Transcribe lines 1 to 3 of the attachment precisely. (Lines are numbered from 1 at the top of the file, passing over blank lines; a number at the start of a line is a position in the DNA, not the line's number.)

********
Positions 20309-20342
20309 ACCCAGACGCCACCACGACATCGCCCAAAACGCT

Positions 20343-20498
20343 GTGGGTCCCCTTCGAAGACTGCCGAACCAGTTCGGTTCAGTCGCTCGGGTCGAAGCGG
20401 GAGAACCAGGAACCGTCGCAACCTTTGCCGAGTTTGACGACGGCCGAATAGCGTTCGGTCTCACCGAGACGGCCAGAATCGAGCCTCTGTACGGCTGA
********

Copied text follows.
Positions 20309-20342
20309 ACCCAGACGCCACCACGACATCGCCCAAAACGCT

Positions 20343-20498